Devin Hayes

Devin Hayes (Rusty Bryan / S&S)

HANAU, Germany — Hanau High School’s Devin Hayes is a 17-year-old tennis player with a future — but not much time — on his hands.

“I train all the time,” said Hayes, a senior honor student who placed third in Europe last season in singles. “I practice three hours a day, every day.”

Here’s a typical day:

6 a.m.: Wake up.7 a.m.: Leave for school.8 a.m.-2:50 p.m.: In class.3-5 p.m.: School tennis practice.5-8 p.m.: Practice at German club.8-8:30 p.m.: Shower, dinner.8:30-1 a.m.: Homework.Things don’t get much easier on weekends.

“On Saturdays, after our matches, I’ll play tennis with friends and go to German practice,” Hayes said Wednesday by telephone. “On Sundays, I’ll do homework and go to German practice. Sometimes it’s two, three hours and sometimes one, two hours.”

The hard work is paying dividends, according to one opposing coach.

“Devin is a player who has advanced farther than most DODDS kids,” Bitburg coach Pete Vadney said by phone Tuesday night. “I attribute that to all the hard work he’s put in.”

In addition to training with the local German club, Hayes spent last summer attending three tennis camps: one in Florida, one in Germany and one in the Czech Republic.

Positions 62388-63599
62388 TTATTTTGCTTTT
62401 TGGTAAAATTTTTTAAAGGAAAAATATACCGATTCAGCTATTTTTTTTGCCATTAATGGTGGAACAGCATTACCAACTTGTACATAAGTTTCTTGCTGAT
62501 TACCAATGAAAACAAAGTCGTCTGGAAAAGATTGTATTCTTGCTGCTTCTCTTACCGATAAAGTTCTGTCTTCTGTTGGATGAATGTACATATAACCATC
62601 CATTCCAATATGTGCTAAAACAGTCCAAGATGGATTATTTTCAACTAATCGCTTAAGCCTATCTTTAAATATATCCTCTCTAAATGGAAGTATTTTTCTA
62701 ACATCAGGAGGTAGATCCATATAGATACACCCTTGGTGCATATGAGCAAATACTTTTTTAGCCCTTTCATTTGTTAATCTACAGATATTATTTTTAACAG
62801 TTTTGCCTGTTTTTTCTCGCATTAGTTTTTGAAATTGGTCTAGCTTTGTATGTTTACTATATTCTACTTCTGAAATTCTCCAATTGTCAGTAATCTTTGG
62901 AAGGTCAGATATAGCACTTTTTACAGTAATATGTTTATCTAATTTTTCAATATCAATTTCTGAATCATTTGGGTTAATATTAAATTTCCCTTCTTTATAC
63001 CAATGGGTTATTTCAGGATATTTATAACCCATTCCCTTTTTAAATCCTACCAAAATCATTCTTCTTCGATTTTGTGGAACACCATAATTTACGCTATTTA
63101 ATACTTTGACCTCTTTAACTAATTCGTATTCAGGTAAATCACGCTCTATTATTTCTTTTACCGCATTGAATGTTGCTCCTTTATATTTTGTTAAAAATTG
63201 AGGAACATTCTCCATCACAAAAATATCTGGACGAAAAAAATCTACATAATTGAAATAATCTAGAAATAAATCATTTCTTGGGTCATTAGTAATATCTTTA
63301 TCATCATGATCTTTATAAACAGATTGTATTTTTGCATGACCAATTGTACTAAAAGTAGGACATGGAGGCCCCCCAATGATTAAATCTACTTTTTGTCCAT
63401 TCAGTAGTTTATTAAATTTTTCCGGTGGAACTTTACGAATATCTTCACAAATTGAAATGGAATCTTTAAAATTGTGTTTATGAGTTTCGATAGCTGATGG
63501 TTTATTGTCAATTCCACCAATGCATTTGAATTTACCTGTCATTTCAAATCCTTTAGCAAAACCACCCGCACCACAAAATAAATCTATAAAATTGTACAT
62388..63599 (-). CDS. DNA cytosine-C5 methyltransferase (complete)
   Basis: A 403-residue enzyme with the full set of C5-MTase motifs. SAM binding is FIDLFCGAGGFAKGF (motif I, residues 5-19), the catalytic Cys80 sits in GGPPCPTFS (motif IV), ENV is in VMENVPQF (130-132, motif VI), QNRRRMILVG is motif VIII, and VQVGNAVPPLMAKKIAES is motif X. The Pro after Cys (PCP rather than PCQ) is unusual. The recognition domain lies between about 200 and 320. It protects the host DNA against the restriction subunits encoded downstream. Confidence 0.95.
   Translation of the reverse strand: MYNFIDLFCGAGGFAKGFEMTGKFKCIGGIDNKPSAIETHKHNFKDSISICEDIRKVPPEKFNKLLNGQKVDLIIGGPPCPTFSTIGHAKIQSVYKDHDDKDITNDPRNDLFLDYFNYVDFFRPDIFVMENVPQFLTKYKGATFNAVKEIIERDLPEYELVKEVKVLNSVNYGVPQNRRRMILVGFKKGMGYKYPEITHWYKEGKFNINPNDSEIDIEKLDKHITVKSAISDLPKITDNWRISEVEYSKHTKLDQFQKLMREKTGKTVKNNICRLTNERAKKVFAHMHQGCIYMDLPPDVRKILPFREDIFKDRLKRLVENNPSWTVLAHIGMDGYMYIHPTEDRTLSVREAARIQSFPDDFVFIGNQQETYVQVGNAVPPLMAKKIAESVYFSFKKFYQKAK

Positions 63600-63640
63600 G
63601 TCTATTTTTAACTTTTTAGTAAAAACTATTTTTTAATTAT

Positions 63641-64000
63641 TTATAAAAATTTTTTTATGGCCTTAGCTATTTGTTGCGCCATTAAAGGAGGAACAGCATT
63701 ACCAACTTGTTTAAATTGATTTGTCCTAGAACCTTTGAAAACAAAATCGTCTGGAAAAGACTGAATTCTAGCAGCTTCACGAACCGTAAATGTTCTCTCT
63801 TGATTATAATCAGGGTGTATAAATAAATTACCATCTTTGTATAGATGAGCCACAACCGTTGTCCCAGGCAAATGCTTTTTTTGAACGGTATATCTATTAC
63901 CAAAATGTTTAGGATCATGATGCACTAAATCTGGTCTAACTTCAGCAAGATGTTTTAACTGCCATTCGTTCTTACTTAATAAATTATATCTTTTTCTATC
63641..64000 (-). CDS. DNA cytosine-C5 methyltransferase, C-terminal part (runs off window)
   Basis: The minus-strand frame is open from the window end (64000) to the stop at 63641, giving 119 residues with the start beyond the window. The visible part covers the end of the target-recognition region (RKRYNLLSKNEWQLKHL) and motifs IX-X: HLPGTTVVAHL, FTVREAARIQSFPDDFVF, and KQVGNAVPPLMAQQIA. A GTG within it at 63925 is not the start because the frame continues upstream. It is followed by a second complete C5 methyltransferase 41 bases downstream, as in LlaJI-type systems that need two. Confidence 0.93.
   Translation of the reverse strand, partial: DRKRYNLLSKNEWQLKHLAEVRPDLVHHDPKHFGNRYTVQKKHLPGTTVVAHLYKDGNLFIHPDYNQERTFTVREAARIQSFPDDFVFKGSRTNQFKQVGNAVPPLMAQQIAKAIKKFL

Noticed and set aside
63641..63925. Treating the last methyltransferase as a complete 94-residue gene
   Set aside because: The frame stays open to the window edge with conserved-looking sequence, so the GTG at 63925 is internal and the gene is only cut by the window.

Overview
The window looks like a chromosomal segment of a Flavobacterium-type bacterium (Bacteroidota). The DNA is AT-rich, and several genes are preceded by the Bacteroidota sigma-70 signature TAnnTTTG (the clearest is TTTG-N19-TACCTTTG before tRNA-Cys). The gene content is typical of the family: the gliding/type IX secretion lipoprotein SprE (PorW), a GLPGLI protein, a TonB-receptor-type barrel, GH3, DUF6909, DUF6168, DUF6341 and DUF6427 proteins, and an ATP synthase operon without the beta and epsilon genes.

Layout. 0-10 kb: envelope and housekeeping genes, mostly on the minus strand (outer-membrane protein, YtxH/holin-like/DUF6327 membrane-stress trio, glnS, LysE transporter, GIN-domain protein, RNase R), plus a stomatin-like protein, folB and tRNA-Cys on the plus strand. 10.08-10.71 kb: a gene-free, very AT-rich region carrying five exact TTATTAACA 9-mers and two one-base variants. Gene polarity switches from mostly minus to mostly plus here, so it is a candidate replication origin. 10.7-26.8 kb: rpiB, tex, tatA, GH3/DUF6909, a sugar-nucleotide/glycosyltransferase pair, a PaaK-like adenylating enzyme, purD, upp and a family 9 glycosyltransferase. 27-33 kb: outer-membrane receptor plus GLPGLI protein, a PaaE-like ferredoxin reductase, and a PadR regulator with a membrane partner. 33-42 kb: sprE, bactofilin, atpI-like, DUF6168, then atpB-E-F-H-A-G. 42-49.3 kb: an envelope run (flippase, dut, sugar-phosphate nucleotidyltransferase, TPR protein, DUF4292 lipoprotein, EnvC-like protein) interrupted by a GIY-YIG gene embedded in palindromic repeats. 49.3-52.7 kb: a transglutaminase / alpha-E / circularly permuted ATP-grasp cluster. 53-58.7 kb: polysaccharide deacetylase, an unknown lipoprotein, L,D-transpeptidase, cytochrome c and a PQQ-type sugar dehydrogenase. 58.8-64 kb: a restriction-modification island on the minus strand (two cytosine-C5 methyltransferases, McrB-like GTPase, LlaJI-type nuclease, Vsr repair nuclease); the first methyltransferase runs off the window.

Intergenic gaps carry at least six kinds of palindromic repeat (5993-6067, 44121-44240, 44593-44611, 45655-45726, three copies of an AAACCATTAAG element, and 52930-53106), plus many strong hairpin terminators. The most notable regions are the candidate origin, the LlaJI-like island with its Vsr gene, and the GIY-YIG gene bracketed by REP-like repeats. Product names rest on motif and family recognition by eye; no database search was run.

Hayes said he enjoyed every minute.

“The approaches were totally different,” he said. “The camp in Florida was run by 16 college coaches. There were 40 kids there. We were on the court eight hours a day, and every day a coach gave each player a 15-30-minute critique of what he was doing wrong and what he needed to work on.

“I filled two 70-page notebooks with the tips they gave me.”

In the Czech Republic, the emphasis was on conditioning, but, Hayes said, it was far from being a grind.

“All of the camps were great,” he said. “I’d rather be doing this than anything else.”

The instruction has produced a well-rounded player, Vadney said.

“He’s very consistent,” Vadney said. “If a player planned to plant himself in the middle of the court and battle him forehand-to-forehand, he’d find himself with a lot of problems.”

Hayes opened the 2004 season with a 6-0, 6-0 victory over Shaun Redden of Hohenfels.

His ultimate goal this season is to dethrone defending DODDS champ Jun Koide of the International School of Brussels. After weeks of dithering about whether he would play singles, Koide recently decided to defend his crown.

“I’m glad there’ll be a challenge,” said Hanau coach Mark Gillett, who coordinates his instruction of Hayes with input from Hayes’ German coach. “It’ll be a good motivator.”

Not that motivation is much of a problem for the intensely focused Hayes.

“I would have to say that his main strength is his constant determination to improve all aspects of his game,” Gillett said, “to constantly challenge himself.”

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